The Islamic State of Iraq and the Levant captured the Turaibil border crossing with Jordan and the al-Walid crossing with Syria, witnesses and Iraqi officials confirmed. They declined to be identified because they were not authorized to discuss the situation.
The Syrian crossing is particularly problematic as it will allow easier transport of fighters, weaponry and equipment in and out of Syria. ISIL and allies already control the Syrian side of the border crossings.
... ISIL, in addition to the border crossings, seized the towns of Qaim, Rawah, Anah and Rutba in Anbar province over the weekend.CNN reports:
... The towns taken over the past few days give insurgents access to an important dam in the nearby city of Haditha, a cornerstone of Iraq's electricity grid. It also gives them access to key highways to Syria and Jordan.
ISIS militants advanced toward Baghdad over the weekend from the north and the west. At least 70% of Anbar province is now under the control of ISIS, two security officials in the region told CNN.
ISIS is on a mission to create an Islamic state across Sunni areas of Iraq and in Syria.
Militants have taken over the Tal Afar airbase in northern Iraq as well as the city of Tal Afar, officials said.
On Monday, Iraqi troops prepared to recapture the airbase, Iraqi Maj. Gen. Abu al-Waleed said. "At least 1,000 Iraqi troops have amassed to the north of Tal Afar and are firing rockets at militants in control of the city," he said.
The fighters also seized the western Anbar town of Rutba, 70 miles (113 kilometers) from the borders of Jordan and Saudi Arabia, security sources in Baghdad and Anbar told CNN on Sunday.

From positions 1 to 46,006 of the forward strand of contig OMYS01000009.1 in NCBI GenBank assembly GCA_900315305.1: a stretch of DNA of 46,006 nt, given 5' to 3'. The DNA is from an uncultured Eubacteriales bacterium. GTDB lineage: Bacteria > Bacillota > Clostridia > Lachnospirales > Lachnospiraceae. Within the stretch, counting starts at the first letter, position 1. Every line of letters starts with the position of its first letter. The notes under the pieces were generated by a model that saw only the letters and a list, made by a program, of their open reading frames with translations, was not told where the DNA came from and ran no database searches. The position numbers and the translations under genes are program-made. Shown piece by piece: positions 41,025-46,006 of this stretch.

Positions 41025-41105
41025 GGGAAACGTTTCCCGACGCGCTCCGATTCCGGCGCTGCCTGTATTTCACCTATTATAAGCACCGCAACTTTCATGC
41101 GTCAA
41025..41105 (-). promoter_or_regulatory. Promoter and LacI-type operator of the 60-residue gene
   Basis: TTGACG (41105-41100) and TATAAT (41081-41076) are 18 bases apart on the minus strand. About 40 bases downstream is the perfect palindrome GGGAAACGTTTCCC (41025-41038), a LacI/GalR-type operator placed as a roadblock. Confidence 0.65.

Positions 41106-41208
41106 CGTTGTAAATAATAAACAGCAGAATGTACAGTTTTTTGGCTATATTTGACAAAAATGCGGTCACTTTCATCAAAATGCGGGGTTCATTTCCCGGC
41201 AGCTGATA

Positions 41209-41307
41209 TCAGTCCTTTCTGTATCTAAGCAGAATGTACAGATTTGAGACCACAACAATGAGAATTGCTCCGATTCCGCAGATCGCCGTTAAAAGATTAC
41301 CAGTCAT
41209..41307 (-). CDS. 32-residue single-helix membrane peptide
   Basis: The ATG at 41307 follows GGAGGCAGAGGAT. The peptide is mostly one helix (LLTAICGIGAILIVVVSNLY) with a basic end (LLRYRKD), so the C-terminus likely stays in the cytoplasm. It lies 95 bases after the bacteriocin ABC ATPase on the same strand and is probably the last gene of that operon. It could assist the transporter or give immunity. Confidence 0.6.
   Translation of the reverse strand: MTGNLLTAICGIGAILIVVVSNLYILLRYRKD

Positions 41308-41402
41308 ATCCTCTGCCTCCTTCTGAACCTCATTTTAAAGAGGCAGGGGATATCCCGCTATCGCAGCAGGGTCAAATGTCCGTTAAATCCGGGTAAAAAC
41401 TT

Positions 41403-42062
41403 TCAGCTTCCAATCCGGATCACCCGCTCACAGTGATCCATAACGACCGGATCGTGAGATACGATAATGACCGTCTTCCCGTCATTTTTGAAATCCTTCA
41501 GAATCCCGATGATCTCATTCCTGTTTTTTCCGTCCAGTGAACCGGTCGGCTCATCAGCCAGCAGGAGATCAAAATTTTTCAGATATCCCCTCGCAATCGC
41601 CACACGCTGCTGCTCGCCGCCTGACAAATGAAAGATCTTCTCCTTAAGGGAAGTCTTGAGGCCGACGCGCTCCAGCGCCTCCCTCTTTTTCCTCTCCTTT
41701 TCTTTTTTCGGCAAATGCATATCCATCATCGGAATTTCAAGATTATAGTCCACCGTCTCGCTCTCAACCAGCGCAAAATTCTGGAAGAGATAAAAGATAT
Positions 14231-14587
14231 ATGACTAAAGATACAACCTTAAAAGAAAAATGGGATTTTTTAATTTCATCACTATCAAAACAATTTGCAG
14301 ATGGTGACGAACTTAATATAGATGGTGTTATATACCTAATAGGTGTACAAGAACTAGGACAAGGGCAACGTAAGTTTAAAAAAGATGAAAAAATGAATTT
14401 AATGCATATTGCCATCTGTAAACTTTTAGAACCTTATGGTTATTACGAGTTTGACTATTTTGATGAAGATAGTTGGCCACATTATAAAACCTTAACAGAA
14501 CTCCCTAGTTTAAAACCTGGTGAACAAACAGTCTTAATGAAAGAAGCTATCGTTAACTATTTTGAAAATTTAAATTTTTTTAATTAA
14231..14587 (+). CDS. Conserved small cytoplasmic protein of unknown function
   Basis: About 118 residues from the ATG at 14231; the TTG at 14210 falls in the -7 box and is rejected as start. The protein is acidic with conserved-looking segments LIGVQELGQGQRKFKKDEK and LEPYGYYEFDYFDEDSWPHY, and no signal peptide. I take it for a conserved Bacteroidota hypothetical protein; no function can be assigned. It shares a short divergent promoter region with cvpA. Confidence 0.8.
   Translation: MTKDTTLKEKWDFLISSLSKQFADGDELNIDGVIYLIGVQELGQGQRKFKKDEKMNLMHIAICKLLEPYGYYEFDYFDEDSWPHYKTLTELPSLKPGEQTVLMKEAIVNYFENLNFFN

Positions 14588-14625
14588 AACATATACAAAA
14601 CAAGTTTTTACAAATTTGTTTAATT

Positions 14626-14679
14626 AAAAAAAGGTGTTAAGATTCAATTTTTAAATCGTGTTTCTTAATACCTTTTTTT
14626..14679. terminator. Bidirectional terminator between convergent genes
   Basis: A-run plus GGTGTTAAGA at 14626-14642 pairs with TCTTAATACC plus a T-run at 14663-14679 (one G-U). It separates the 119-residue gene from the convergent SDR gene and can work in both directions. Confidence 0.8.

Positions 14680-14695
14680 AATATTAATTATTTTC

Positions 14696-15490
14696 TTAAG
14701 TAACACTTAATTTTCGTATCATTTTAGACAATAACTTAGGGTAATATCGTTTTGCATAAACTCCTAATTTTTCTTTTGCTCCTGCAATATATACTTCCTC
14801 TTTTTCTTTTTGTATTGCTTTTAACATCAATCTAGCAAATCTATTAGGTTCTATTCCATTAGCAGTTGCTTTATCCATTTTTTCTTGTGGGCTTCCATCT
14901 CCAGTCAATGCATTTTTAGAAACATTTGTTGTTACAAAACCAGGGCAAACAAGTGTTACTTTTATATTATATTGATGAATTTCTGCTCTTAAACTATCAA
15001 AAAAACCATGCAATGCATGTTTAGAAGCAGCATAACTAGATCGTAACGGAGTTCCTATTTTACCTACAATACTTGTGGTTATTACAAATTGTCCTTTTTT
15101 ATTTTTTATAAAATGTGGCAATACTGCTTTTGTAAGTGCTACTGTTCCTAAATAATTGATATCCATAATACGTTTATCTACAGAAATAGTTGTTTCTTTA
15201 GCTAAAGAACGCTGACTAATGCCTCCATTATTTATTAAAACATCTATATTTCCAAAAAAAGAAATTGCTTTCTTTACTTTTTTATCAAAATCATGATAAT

Then there's Qaim. ISIS captured the city along the Syrian border Saturday, and the militants now enjoy a stronghold and a number of other towns in Anbar province. The fighters have a direct line to the western outskirts of Baghdad.The article also notes that ISIS is imposing the strictest form of Sharia law in the towns and districts they have captured. And, although not in the body of the article, a video linked on the same page indicated that ISIS had captured chemical weapons.
This conflict again raises the issue of whether to bug-in or bug-out during war time. ISIS is part of the Sunni branch of Islam. Obviously, if you were a Shiite, you are probably better to bug-out to family or friends in friendly areas than risk being killed by the ISIS forces. If you are Kurdish, you similarly would want to seriously consider heading to Kurdish areas. On the other hand, if you are Sunni, the issue becomes more complex. If this is going to degenerate into the war between Sunni and Shiite factions, you might not want to flee to a Shiite dominated area. On the other hand, if you have worked with the government or Americans, it may be more dangerous to stay in a place that is in the path of ISIS forces.
Note that when I'm talking about bugging-out, I'm not talking of moving to a retreat outside of a city. I'm talking about moving to an area where you fit in, hopefully with family and friends (and, in this case, tribal members) in the area to provide the all important social network and assistance you might need as a refugee.